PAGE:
Crisped pastrami may be as good as bacon on the Brooklyn cheeseburger.


          You’re not just paying for the showbiz, it’s the real estate, steps from Carnegie Hall. “Meet the Reubens” is a  category all by itself: Pastrami Reuben, Corned Beef Reuben, Turkey Reuben on rye or the pastrami-turkey combo. There’s corned beef and cabbage too, and corned beef hash. But we’re trying to survive here.


Salty baked noodles with ham is not macaroni by any stretch, but I find myself eating it.


          We’re just nibbling the pigs in a blanket - made from a big fat special beef dog – a starter to share. Alas, the homage to RedFarm’s brilliant Katz’s pastrami egg roll introduced at the now sadly defunct Food Parc is a soggy bust. “Our Famous Noodle Kugel” is wildly sweet, not our posse’s style.  Calling salty baked tagliolini noodles with ham “Shelly’s Baked Macaroni and Cheese” ($20.95) has always annoyed me, a classic macaroni lover. The first time I tasted it, I was so outraged at the impersonation, I sent it back. The menu claims it’s another “Best of New York.”  Obviously not crowned by me.  But when I think of it as a baked pasta I find myself packing it away. With a pound of lobster, the mac is $36.


          When Fireman boasted of pastrami stuffed inside Brooklyn Diner fried chicken, I envisioned crusty thighs and legs larded with cured meat.  What arrived was a pastrami battered chicken Cordon Bleu on waffles.  White meat. I hate white meat.  But it was delicious.


I come craving Chinese chicken salad and take half home for breakfast.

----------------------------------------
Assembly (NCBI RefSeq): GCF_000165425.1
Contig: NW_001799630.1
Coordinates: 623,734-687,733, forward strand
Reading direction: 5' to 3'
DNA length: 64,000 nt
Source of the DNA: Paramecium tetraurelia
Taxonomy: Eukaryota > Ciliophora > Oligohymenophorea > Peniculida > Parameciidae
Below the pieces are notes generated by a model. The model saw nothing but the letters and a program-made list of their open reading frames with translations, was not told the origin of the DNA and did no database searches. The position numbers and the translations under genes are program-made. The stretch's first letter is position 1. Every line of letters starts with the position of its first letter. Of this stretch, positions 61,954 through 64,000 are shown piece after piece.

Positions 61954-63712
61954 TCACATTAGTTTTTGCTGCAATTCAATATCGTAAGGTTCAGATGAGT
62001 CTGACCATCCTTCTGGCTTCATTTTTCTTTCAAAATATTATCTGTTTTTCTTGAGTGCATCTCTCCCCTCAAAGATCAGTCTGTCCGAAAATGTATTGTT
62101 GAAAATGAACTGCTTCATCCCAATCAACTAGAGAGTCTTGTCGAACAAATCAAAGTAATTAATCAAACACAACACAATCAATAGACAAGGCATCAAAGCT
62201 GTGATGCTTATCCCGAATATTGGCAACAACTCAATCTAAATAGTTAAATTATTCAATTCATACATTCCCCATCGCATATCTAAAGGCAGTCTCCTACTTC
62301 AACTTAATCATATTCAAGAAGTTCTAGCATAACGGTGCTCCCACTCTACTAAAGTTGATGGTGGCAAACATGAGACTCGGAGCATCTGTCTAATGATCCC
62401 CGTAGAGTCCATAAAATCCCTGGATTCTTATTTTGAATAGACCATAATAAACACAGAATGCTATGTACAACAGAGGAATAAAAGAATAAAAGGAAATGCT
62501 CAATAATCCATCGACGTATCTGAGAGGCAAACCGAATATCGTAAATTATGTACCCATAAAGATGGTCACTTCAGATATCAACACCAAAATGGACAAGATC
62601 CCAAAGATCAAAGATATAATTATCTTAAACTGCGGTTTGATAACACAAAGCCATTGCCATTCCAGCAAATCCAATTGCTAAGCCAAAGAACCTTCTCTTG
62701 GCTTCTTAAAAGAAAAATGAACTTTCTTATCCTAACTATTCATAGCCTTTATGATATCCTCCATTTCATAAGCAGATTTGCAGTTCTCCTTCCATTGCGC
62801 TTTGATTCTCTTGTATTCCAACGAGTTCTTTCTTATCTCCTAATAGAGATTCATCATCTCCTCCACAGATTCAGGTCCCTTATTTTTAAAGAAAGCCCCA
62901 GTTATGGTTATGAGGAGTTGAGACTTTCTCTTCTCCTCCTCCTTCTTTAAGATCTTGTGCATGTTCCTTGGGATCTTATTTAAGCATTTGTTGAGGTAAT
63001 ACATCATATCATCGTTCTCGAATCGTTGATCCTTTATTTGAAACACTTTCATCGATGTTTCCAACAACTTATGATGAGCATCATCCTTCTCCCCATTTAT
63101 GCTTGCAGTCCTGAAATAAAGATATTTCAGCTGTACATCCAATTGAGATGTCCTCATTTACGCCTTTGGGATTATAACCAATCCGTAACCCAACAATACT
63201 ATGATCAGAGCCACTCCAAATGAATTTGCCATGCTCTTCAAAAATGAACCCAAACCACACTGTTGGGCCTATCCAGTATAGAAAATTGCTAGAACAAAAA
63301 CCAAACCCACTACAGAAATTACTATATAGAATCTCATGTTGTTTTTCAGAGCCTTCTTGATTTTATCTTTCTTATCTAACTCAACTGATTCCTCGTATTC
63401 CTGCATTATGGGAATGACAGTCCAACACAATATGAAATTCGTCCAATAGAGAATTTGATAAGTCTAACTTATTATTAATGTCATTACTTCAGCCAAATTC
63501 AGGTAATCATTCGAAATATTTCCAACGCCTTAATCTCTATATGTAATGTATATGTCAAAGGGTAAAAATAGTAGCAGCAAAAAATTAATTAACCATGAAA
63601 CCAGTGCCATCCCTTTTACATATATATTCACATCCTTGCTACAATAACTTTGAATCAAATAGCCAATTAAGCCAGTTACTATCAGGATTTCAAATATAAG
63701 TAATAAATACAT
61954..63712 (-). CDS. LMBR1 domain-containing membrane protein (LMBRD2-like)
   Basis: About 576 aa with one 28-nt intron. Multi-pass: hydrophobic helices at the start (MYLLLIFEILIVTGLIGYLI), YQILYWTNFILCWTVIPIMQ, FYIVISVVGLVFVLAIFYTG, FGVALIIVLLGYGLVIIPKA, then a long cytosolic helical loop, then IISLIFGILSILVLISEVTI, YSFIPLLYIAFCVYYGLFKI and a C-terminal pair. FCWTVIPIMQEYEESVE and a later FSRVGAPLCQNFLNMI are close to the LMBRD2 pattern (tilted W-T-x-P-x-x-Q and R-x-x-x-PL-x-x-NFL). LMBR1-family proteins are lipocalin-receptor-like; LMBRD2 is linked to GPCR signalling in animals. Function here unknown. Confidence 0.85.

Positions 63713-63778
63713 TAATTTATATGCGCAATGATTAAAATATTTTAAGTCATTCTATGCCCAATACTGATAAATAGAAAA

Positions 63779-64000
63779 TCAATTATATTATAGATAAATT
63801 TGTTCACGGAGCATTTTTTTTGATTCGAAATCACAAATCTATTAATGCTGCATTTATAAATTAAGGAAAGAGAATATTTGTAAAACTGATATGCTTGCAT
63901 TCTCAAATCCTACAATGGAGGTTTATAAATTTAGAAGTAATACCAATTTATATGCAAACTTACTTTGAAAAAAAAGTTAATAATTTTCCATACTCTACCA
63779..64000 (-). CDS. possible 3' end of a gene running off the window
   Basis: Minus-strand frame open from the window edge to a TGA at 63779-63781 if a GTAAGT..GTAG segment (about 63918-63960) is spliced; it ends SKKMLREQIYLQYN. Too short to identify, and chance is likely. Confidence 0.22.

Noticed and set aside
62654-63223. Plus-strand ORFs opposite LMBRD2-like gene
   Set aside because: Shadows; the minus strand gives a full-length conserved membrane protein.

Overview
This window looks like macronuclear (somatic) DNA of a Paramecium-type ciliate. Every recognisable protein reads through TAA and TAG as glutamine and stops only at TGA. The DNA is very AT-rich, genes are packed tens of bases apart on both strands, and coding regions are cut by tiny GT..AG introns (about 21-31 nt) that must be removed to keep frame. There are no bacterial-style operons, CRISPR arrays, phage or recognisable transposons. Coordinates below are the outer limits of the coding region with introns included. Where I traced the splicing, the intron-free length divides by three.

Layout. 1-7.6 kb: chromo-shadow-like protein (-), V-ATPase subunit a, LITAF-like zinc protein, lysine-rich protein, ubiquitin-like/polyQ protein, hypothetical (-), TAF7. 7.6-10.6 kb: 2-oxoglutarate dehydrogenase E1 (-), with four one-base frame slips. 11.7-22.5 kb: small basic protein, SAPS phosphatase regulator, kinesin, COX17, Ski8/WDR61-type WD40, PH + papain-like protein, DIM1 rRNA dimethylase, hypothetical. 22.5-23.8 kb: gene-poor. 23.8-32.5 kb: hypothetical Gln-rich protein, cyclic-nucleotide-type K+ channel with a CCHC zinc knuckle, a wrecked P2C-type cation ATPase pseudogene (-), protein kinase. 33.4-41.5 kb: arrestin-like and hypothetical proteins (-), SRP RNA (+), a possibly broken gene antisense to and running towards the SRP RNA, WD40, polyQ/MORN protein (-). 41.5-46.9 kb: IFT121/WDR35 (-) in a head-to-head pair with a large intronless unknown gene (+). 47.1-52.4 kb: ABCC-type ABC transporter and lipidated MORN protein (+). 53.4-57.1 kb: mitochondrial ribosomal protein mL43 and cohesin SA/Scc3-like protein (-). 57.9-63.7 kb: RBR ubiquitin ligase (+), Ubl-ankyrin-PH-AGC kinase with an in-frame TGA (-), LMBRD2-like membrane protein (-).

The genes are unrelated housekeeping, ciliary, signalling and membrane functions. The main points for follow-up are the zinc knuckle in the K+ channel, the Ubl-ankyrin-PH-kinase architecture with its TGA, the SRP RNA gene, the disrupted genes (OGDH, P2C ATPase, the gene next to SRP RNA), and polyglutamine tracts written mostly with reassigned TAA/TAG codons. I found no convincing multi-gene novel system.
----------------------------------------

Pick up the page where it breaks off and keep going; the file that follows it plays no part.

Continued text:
I don’t adjust easily to change, but even with some effete additions - lotus chips and even more chicken - my favorite chopped Chinese chicken salad with wonton crisps and canned mandarin orange was still marvelous. I always order it. If no one wants to share, I take half home for breakfast.  Recently my guy has been craving the 15 bite all-beef hot dog – a fat monster - with frizzled onion rings and a badge to wear that says you ate it. Can’t finish that either.


No one I know has ever been able to polish off the 15" hot dog, so I always get a taste.


          When we’re with friends, we insist they must taste the strawberry blonde cheesecake so we can taste it too. We never let the waiter pour the pitcher of Valrhona chocolate on top – I pour that on a finger and lick it.  Since the tiered dream cake display is the first sight as you walk in, there is already a subliminal message, “You must have dessert.” Perhaps you’ll chose the chocolate blackout cake or a new addition, “Big Mama’s Original Red Velvet.”


All the cakes of Brooklyn are gathered here in marvelous fantasy exaggeration. 


          Alas, on pastrami night, the mythic cheesecake had somehow become outrageously sweet and we couldn’t taste the tang of cheese or a hint of lemon. I confess I sent Shelly a note suggesting he taste it himself pronto. He did not respond. Still by now, I can only hope it’s back to its youthful exuberance.


212 West 57th Street between Broadway and Seventh Avenue. 212 977 1957. Sunday and Monday 8 am to 11 pm. Tuesday through Saturday 8 am to midnight.


Photographs may not be used without permission from Gael Greene. Copyright 23012, All rights reserved.